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Ebola virus outbreaks, such as the 2014 Makona epidemic in West Africa, are episodic and deadly. Filovirus antivirals are currently not clinically available. Our findings suggest interferon gamma, an FDA-approved drug, may serve as a novel and effective prophylactic or treatment option. Using mouse-adapted Ebola virus, we found that murine interferon gamma administered 24 hours before or after infection robustly protects lethally-challenged mice and reduces morbidity and serum viral titers. Furthermore, we demonstrated that interferon gamma profoundly inhibits Ebola virus infection of macrophages, an early cellular target of infection. As early as six hours following in vitro infection, Ebola virus RNA levels in interferon gamma-treated macrophages were lower than in infected, untreated cells. Addition of the protein synthesis inhibitor, cycloheximide, to interferon gamma-treated macrophages did not further reduce viral RNA levels, suggesting that interferon gamma blocks life cycle events that require protein synthesis such as virus replication. Microarray studies with interferon gamma-treated human macrophages identified more than 160 interferon-stimulated genes. Ectopic expression of a select group of these genes inhibited Ebola virus infection. These studies provide new potential avenues for antiviral targeting as these genes that have not previously appreciated to inhibit negative strand RNA viruses and specifically Ebola virus infection. As treatment of interferon gamma robustly protects mice from lethal Ebola virus infection...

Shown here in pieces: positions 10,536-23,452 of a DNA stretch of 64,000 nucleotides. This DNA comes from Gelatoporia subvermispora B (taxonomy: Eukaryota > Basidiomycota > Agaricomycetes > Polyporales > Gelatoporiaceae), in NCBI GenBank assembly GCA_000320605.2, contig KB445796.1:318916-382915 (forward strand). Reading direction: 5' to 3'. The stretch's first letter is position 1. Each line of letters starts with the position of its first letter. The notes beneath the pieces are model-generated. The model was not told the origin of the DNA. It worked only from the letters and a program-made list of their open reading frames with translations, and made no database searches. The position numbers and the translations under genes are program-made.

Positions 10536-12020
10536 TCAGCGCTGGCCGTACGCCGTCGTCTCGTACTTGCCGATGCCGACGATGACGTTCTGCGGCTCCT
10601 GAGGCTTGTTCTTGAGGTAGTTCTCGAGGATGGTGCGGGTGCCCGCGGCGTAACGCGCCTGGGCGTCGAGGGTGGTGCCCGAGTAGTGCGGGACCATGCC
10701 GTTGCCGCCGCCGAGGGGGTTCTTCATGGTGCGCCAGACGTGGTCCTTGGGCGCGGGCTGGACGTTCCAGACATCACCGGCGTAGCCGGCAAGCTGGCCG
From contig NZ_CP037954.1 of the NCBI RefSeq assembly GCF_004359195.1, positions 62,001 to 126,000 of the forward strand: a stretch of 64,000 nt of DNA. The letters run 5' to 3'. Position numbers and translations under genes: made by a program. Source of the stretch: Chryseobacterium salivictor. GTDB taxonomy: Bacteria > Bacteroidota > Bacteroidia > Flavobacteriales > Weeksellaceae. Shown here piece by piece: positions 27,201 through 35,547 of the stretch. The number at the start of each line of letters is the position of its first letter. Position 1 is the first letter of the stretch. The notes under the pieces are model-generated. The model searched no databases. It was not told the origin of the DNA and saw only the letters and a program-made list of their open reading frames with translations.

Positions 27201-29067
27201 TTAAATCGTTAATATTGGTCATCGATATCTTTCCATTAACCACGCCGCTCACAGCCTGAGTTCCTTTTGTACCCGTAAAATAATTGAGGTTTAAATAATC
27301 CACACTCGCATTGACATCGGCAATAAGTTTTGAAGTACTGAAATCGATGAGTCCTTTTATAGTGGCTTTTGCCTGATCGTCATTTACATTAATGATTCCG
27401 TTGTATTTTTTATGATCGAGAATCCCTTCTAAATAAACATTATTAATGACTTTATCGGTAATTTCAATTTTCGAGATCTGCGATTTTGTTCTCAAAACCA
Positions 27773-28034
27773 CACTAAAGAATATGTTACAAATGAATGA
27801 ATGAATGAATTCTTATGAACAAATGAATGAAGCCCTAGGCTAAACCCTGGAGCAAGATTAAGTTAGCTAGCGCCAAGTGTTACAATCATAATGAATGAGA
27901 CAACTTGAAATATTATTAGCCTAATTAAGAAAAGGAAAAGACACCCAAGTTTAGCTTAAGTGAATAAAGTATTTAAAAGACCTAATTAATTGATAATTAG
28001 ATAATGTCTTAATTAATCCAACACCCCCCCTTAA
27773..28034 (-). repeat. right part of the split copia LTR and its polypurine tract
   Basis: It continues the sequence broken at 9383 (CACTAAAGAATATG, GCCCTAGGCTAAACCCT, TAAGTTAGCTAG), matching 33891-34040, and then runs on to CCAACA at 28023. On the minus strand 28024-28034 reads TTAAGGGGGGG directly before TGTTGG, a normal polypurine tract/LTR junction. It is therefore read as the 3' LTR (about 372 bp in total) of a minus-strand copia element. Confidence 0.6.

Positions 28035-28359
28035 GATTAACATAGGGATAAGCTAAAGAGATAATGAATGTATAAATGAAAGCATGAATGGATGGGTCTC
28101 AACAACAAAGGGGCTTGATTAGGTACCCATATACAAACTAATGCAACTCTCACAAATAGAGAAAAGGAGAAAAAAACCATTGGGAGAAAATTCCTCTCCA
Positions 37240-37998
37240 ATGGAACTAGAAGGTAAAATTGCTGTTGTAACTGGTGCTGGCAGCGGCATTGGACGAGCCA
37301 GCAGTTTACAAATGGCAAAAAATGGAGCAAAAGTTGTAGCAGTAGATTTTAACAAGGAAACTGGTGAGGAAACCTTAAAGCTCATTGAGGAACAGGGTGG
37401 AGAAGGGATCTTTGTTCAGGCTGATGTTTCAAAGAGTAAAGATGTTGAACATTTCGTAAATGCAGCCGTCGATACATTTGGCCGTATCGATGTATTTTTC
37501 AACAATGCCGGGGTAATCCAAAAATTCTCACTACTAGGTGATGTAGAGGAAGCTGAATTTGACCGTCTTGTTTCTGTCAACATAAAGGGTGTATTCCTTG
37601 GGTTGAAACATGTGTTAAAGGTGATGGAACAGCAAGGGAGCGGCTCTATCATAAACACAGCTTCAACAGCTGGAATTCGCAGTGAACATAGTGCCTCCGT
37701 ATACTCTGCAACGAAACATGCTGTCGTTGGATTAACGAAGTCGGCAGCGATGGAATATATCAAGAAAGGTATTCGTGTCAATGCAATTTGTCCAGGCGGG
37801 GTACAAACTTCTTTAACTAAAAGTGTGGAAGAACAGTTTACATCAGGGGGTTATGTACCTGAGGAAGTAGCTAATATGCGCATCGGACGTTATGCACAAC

Interferon-induced proteins in human fibroblasts and development of the antiviral state.

Rubin, B Y; Gupta, S L
Fonte: PubMed Publicador: PubMed
Tipo: Artigo de Revista Científica
Publicado em /05/1980 Português
Relevância na Pesquisa